How to read ripples in DC without Oscilliscope, or any other analyzer!

Discussion in 'Homework Help' started by hamza, Dec 26, 2007.

  1. hamza

    Thread Starter New Member

    Feb 8, 2007
    I've been looking everywhere for the answer, but I really can't find it.

    What is the method of measuring, or checking or even just analyzing the "ripples" in DC without the use of any analyzer device like the oscilloscope?
  2. thingmaker3

    Retired Moderator

    May 16, 2005
    If you know component values, you can calculate an estimate of ripple based on them.
  3. hamza

    Thread Starter New Member

    Feb 8, 2007
    oh thanks for replying! this is actually an assignment which I have to submit by tomorrow. There are no provied component values or any other things like that. Just a single question. I can't find out because previously I was just into finding this out with the oscilloscope!

    Can you tell me what values should be known, and any relation (formula) which can be used to measure the ripple?
  4. JoeJester

    AAC Fanatic!

    Apr 26, 2005
    You place your oscilloscope in the AC mode. Trigger the oscilloscope with line or whatever the generates the basic frequency before the diodes.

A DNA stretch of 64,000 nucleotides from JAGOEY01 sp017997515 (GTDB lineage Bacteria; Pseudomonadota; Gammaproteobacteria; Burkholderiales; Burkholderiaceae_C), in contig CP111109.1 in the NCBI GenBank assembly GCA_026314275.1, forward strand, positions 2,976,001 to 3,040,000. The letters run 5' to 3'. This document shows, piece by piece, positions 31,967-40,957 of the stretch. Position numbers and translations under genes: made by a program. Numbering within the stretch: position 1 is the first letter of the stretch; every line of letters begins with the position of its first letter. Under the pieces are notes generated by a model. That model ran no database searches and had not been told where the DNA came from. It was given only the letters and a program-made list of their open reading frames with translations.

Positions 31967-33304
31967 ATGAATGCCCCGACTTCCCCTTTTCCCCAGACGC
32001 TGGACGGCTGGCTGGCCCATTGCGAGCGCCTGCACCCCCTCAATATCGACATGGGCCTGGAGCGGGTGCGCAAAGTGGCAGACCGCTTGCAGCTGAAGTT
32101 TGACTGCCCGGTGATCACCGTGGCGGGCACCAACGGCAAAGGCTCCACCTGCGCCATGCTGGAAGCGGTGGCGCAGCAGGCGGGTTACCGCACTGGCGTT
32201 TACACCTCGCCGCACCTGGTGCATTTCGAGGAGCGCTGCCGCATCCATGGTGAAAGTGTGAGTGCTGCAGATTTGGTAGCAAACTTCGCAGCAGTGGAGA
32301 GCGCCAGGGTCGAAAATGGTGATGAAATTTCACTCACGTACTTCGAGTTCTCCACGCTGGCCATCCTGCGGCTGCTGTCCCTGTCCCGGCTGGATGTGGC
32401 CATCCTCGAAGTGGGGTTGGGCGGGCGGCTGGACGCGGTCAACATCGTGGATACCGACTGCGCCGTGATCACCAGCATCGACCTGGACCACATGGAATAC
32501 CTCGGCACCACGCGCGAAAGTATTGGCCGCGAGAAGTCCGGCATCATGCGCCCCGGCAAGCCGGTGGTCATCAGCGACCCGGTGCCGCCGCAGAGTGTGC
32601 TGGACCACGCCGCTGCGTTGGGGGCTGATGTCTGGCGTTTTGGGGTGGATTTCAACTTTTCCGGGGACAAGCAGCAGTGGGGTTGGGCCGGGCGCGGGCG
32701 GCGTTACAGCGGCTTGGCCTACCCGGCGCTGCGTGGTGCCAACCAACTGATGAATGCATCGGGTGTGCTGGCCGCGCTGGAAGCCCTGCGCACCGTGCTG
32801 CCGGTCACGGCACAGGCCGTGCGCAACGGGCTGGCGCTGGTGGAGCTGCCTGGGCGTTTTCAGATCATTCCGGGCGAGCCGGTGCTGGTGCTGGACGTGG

The ripple will be synchronous with the trigger signal.
  5. mrmeval

    AAC Fanatic!

    Jun 30, 2006
    Place your meter in AC mode and you can read the AC component.
  6. SgtWookie


    Jul 17, 2007
    Not all meters (particularly old ones) will block the DC component.

    If you use a low-leakage capacitor on one of the test probes, it will block the DC component, but pass the effects of the AC component. If the ripple is a pure sine wave, then the AC scale of a true RMS meter will give you the RMS (average) voltage, and the peak-peak voltage will be the RMS reading multiplied by 1.414 (not exact, but close.) If the ripple is other than a pure sine wave, the RMS reading will be off depending on how distorted the sine wave is.
  7. techroomt

    Senior Member

    May 19, 2004
    a multimeter will measure the ac component of a signal as mrmeval explained, with a few exceptions:

    1. an ac meter (multimeter) will "read" the rms value (not average)
    2. the meter is designed to read 60 hz, so anything else will provide error. you can go to "freq" if the meter has that function and read the frequency
    3. anything other then pure sine wave will also provide error
  8. hamza

    Thread Starter New Member

    Feb 8, 2007
    oh ya! this solves my problem! thank u all!! :)